Brett John reflects on the perception of Devolution in its 20th anniversary and the challenges ahead.
“It does look like ‘no’.
Those were the shattering words of a BBC journalist covering the 1997 referendum. For this snapshot in time, the course of Wales seemed guaranteed to be a monotonous and tedious path along a road already tread many times before. Several minutes went by and the opposite began to come true. The opposite being the very meaning of unpredictability and excitement for something new and different: something called Devolution.
Though the devolution referendum was won in 1997, it is clear that was not the start of Wales’ journey to partial autonomy, nor could it be regarded as our destination en route to a settlement whereby consensus intertwines with practicality.
The pendulum of public opinion has gradually swung in the direction of affirming support for devolution. From a staunch rejection in 1979 to a perceived vote of confidence in 2011, the people of Wales have become more and more willing to accept the notion.
I was born shortly before the millennium, in 1999, so should be in no way regarded as an expert in the matter, but it is undoubtedly clear that the tumultuous clash of visions has not been remedied. Very few people view the current setup of devolution as one that would span generations, avoiding major overhauls.
On the week where we celebrate, or rather note, the 20th birthday of devolution, one striking pin could potentially burst the non-existent balloons: Welsh devolution has not reached its potential.
At the IWA’s ‘Wales Said Yes’ event held in Cardiff Bay on this special anniversary of devolution’s inception, First Minister Carwyn Jones proudly exclaimed the achievements of the Welsh Government over the last 18 years. In many areas, Wales has been unapologetic in thinking and legislating boldly; from the plastic bag charge to organ donation. In the same week of this anniversary, I moved to Cardiff University where I have proudly articulated to students from elsewhere the significant and appreciated financial help offered to Welsh students involving tuition fees. That wafer-thin majority in a referendum two years prior to my birth helped accomplish that; showing how tangible changes could be made through a degree of autonomy that would help living and future generations.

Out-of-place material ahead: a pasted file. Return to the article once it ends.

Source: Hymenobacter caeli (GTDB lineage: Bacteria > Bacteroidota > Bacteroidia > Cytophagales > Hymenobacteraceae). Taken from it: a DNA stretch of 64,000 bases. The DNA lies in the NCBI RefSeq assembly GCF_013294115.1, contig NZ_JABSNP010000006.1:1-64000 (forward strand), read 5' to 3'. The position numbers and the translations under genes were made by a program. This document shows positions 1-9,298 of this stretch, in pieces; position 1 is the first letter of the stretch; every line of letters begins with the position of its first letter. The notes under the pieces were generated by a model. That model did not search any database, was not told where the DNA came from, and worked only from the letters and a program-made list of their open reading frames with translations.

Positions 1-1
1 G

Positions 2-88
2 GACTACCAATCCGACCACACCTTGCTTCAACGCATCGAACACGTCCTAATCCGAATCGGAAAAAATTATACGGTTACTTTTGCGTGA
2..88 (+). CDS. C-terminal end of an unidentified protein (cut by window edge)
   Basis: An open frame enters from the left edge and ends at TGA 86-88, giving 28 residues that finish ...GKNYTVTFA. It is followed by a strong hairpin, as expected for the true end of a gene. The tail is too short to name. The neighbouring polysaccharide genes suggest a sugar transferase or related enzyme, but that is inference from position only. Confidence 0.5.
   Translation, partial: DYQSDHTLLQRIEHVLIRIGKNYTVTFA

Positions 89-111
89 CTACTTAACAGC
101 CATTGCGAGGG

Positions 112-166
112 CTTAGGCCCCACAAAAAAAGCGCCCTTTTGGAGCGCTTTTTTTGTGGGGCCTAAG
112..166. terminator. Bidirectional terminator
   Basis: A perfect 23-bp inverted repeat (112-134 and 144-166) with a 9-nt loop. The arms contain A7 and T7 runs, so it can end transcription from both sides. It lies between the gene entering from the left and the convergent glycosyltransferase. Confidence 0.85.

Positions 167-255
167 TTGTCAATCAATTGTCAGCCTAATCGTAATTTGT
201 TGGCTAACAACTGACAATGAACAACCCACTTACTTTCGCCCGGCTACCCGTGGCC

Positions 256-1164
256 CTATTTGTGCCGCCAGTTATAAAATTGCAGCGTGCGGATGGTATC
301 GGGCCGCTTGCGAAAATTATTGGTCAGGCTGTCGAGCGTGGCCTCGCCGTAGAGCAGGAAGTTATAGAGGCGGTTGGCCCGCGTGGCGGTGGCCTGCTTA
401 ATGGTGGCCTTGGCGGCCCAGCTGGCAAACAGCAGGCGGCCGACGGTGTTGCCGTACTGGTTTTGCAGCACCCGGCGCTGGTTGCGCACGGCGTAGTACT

While that may be, it would be difficult for the ‘devophiles’ to not feel let down by what has, or rather what hasn’t, happened over the last 20 years. A glance back in time to news reports after the result had been broadcast shows the glee, pride and immense enthusiasm that this referendum had both triggered and amplified. Then BBC reporter, Michael Crick, professionally persevered through continuous chants of “Wales”, the Welsh dragon being flown in front of his face and the claps of the overjoyed at the Park Hotel, where many ‘Yes’ campaigners convened. He described the feeling in the room as mirroring that of winning a Cup Final with the final kick after losing for the entire game. If those politicians and canvassers, shrouded in euphoria, could see into the future, that aforementioned pin may have burst their fervour.
However, the promise that was made by leading figures on the ‘Yes’ side of that referendum has been fulfilled. That promise was not to be radical, impressive or awe-inspiring. The pledge made by the ‘framers’ of Welsh devolution formed the foundations and basis of what its concept was all about; that decisions affecting the Welsh people would be made by the people of Wales. Pondering whether those decisions have been better as a result of having a Welsh Assembly is contextually irrelevant while giving an assessment of devolution in its entirety. Indeed, the reality that the Assembly has not been revolutionary may have persuaded voters that were reluctant to see major policy diversions or change in 1997.
As Presiding Officer Elin Jones AM stated at the ‘Wales Said Yes’ event, on this birthday there are no balloons. No fireworks. No cake. Only business as usual.
Whether “business as usual” brings jubilation or sobering disappointment is another question.
If this is not a time for celebration or confetti, it must be an opportunity for both reflection on the people & decisions that got us this far and planning to make the system more effective to guarantee it’s place in a modern and ever-adapting Wales.
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